Impact of a voluntary trauma system on mortality, length of stay, and cost at a Level I trauma center

James H. Abernathy, Gerald McGwin, Joe E. Acker, Loring W. Rue

Research output: Contribution to journalArticle

Abstract

Trauma systems have been shown to decrease injury-related mortality; however, their development has been slow often requiring legislative codification. The purpose of this study was to evaluate the impact of a voluntary regional trauma system on outcomes at a Level I trauma center. We conducted a retrospective cohort study in an American College of Surgeons-verified Level I trauma center including all patients admitted to a Level I trauma center during the periods April 1995 through March 1996 (T-1) and April 1997 through March 1998 (T-2). Our main outcome measures were in-hospital mortality, hospital length of stay, cost of care Compared with T-1 patients T-2 patients had lower mortality (odds ratio 0.48, 95% confidence interval 0.32-0.71). A similar decline in mortality was observed for the entire six-county region compared with the remainder of the state. Among the most severely injured patients (Injury Severity Score ≥16) T-2 patients had a shorter length of stay (16.5 vs 19.5 days; P < 0.05) and lower mean cost of care ($29,795 vs $34,983; P < 0.05). A voluntary trauma system can be implemented without the need for legislative mandate. After system implementation patient and financial outcomes were improved at an individual Level I trauma center.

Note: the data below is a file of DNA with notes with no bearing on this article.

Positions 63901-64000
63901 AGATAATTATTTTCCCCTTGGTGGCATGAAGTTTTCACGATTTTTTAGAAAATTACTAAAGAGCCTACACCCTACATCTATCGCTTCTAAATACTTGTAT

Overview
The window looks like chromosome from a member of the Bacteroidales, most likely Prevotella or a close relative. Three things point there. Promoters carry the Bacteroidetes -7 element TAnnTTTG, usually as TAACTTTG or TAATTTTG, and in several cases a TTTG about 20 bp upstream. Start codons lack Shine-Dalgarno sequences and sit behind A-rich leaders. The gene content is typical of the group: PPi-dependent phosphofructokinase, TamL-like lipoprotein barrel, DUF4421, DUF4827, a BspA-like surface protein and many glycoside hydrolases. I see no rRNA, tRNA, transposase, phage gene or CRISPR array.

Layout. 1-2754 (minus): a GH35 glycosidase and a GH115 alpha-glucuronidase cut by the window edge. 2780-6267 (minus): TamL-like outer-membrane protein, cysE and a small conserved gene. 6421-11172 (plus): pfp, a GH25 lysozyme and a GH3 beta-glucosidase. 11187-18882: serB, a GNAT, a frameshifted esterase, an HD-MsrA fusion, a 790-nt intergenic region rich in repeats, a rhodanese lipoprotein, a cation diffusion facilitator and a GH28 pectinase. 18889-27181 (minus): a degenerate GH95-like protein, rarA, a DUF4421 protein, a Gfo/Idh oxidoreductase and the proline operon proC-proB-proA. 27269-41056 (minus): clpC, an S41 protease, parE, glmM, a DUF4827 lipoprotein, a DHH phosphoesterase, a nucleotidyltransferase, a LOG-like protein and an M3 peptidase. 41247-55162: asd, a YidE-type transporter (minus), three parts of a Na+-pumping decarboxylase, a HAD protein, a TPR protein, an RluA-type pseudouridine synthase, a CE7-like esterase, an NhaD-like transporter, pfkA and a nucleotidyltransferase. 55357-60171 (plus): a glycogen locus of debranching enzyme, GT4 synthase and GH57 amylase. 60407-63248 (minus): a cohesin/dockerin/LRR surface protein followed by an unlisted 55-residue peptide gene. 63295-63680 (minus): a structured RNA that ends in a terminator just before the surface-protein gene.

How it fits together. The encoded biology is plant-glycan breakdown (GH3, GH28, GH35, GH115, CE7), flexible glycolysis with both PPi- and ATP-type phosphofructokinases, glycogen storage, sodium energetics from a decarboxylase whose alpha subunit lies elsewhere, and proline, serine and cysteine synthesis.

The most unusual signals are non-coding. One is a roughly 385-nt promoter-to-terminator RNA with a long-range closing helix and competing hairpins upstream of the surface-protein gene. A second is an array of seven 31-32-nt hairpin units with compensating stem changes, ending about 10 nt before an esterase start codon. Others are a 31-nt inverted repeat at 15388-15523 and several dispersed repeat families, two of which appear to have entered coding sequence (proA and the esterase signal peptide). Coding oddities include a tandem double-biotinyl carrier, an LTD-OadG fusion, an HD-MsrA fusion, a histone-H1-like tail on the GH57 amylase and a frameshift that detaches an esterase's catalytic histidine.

Original languageEnglish (US)
Pages (from-to)182-192
Number of pages11
JournalAmerican Surgeon
Volume68
Issue number2
StatePublished - Dec 1 2002
Externally publishedYes

ASJC Scopus subject areas

  • Surgery

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